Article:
“The Irish gangs threatened to resist all soldiers brought against them,” Charles A. Coward of Company G said in a letter. “Before we came here, a peaceable citizen could not safely live here….We were all taken out with loaded guns to mine No. 3. Two more companies of our regiment came up from Beaver Meadow to assist; they went to the other mines in the neighborhood. Four men were taken from the company (among them was myself) and ‘double-quicked’ about three-eighths of a mile to a back entrance to the mine and ordered to let no one come out. The rest of the men then waited at the main entrance, and as the miners came out, having finished their day’s work, they were inspected. If their names were on a list of outlaws, they were put in custody—if not they were released. In this manner, about 30 were caught.”
Coward placed full blame for the problems on the Irish. “Hanging is entirely too good for them,” he said.
The military trials began in Reading in January 1864, but were moved to the strategic coal-shipping town of Mauch Chunk the next month. The trials rated front-page coverage in The New York Times.
A man named Charles Dugan was tried for conspiracy to resist the draft and other charges. John Sherman, a foreman in the Jeanesville mines, testified he had overheard Dugan say a party was going out to resist the draft and that they would rather die at home than fight for Abe Lincoln. According to Sherman, Dugan said they intended to tear down the house of provost marshal Major Ario Pardee and demolish half of Hazelton.
In another incredible revelation, Dugan told of a plan to attack Yates’ invalid soldiers patrolling the coalfields at Beaver Meadow, capture their guns and march with the arms to Scranton and overpower troops stationed there. They would then raise a cavalry and infantry troop made up mostly of miners and reinforce Confederate General Robert E. Lee during his invasion of Pennsylvania.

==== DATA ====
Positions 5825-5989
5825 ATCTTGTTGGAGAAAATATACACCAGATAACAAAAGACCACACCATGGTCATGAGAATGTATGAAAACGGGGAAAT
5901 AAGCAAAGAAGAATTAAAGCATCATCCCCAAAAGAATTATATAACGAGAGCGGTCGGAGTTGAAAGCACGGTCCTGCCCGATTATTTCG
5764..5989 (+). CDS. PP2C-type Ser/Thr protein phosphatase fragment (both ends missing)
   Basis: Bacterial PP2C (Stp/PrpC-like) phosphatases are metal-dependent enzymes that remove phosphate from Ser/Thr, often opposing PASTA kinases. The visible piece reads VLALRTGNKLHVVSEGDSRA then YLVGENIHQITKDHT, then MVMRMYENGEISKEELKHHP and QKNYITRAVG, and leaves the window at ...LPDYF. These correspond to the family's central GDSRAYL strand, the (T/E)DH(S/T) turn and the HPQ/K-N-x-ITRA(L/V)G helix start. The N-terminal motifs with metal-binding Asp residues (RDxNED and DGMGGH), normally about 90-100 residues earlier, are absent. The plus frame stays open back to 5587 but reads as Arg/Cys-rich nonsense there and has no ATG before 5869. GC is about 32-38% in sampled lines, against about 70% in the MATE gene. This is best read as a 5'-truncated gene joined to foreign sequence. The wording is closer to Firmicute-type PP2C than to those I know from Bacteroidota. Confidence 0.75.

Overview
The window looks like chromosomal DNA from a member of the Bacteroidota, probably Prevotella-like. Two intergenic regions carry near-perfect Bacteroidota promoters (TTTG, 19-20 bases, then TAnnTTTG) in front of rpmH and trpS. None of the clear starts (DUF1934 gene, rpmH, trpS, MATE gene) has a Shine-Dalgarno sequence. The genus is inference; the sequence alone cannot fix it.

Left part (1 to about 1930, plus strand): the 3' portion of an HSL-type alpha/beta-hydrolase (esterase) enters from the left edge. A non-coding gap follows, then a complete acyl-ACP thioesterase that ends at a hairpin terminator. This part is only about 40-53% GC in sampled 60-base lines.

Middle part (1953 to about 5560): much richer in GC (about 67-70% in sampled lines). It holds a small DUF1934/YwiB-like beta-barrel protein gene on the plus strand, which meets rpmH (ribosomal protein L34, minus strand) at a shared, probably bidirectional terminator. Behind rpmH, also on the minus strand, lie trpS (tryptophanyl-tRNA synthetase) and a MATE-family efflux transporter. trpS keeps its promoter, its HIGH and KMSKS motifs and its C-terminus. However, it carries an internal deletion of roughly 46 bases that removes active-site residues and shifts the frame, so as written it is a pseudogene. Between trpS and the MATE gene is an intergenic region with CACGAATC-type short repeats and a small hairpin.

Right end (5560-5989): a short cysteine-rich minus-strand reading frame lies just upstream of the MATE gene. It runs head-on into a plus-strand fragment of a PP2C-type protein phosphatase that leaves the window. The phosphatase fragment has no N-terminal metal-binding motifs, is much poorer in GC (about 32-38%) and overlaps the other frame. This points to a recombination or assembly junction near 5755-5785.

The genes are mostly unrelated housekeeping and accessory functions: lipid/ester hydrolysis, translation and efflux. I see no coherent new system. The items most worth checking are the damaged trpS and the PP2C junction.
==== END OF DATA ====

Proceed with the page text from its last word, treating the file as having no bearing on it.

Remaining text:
Another witness said he had heard suspect Peter Dillon ridicule the soldiers during a resist-the-draft meeting in Tresckow, calling them the “white slaves of Pennsylvania Governor Andrew Curtin and Abe Lincoln.” He said the president had broken the U.S. Constitution and therefore the people as a mass had a right to resist the draft.
The verdicts brought by the commission ranged from fines to prison terms, including sentences of hard labor. The more high-profile cases were decided later during the dramatic Molly Maguire trials of the 1870s. It was not until then that Pinkerton detectives cracked the secret society, sending Jack Kehoe to the gallows for the 1862 murder of F.W. Langdon, and James McDonnell and Charles Sharp to meet the hangman for the November 1863 murder of George K. Smith.
Author Jim Zbick was associate editor of the Leighton, Pa., Times News when this article was originally published in the March 1992 edition of America’s Civil War. For further reading, see Wayne C. Broehl’s The Molly Maguires, or John Y.
Originally published in the January 2013 issue of America’s Civil War. To subscribe, click here.